ECtHR Releases Mamaladze v. Georgia Ruling
The European Court of Human Rights (ECtHR) released its decision on the case of Mamaladze v. Georgia on 3 November, which found two violations of Giorgi Mamaladze’s right to a fair trial under Article 6 of the European Convention on Human Rights.
In line with its ruling, the Court ordered Georgia to pay Mamaladze GEL 9,418 (USD 3,431), along with any tax that may be chargeable to him, within 3 months of the ruling.
The ECtHR ruled that there was a violation of Article 6.1 “on account of the holding of the criminal trial in camera.” The Court also found another violation under Article 6.2, which states that “everyone charged with a criminal offense shall be presumed innocent until proved guilty according to law.”
It did not satisfy Mamaladze’s third claim, however, and remarked that there was no violation under Article 6.1 “on account of the manner in which the evidence was obtained and used against the applicant.”
The Court remarked in its ruling that the “finding of a violation constitutes in itself sufficient just satisfaction for any non-pecuniary damage sustained by the applicant.”
The Court also stated that it “dismisses the remainder of the applicant’s claim for just satisfaction.”
Mamaladze’s Lawyer Responds
David Jandieri, the lawyer representing Mamaladze’s interests in the ECtHR responded to the news in a Facebook post, stating “I won the cyanide case at the Strasbourg Court… I was satisfied on two issues out of three.”
Jandieri noted that the “Chamber unanimously determined that the right of Deacon Giorgi Mamaladze to a fair trial was violated and accordingly found a violation of Article 6 (6.1 and 6.2) of the Convention.”
“As a lawyer, I spent four very difficult years working on the most difficult case alone. After winning the [Sandro] Girgvliani case, I have not had such an important professional victory in the Strasbourg Court,” he emphasized.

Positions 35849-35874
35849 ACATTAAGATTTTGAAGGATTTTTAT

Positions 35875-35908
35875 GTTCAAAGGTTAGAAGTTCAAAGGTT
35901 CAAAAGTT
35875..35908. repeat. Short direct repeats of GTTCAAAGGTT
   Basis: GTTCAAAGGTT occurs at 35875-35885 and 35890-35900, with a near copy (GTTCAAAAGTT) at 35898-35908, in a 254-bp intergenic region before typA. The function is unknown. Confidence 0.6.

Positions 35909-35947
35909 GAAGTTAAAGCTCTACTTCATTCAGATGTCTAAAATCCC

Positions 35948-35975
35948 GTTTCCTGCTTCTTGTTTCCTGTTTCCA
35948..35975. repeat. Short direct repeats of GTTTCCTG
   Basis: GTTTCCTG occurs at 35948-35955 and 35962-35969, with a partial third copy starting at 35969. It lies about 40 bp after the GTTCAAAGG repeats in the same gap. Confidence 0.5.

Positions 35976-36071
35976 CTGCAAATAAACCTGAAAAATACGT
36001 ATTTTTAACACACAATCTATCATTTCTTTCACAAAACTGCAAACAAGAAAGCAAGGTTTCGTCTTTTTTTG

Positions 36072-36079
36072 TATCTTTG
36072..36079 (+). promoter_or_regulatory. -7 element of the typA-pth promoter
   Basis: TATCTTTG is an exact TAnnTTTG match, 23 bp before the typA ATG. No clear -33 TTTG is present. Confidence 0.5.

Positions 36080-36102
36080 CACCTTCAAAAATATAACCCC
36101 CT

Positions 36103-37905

Ministry of Justice Responds
The Ministry of Justice released a statement responding to the Court’s decision, in which they highlighted that the “Strasbourg Court considered Giorgi Mamaladze’s sentence legal,” and “did not satisfy the applicant’s claim for moral compensation.”
According to the Ministry, the Strasbourg Court did not find any violation of the applicant’s right to a fair trial in terms of obtaining evidence and their reliability, and “did not call into question the findings of the investigative body and courts at the national level on the criminal case against the applicant.”
Per the Ministry’s assessment, the violations found by the Court are “of a procedural nature and do not affect the legality of the verdict, which was once again confirmed by the European Court itself today, according to which the criminal proceedings were fair as a whole, the search of the applicant was legal, and there was no ‘planting’ of cyanide.”
Deacon Giorgi Mamaladze was arrested at Tbilisi International Airport on 10 February, but the public only learned about it three days later, when the Chief Prosecutor of Georgia Irakli Shotadze announced at an emergency briefing that the deacon was arrested for planning “a murder of a high-ranking cleric.” On February 16, the Prosecutor’s Office clarified that the “high-ranking cleric” in question was not Ilia II, Patriarch of Georgia’s Orthodox Church.
Following a trial, the Tbilisi City Court found Deacon Mamaladze guilty of plotting the murder of Shorena Tetruashvili, the Patriarch’s assistant, as well as of purchase and storage of firearms, (Articles 18, 108, and 236 of the Criminal Code), and sentenced him to 9 years in prison.
The verdict was also upheld by higher instance courts before the Deacon’s lawyers decided to appeal to the ECtHR in January 2019 with the complaint that Article 6 (right to a fair trial) of the European Convention on Human Rights had been violated.
- 11/03/2017 – Holy Synod Convenes on ‘Cyanide Case’
- 21/02/2017 – Patriarch Returns amid Questions on Alleged Murder Plot
- 14/02/2017 – Georgian Leaders Shocked by Alleged Murder Plot Involving ‘High-Ranking Cleric’
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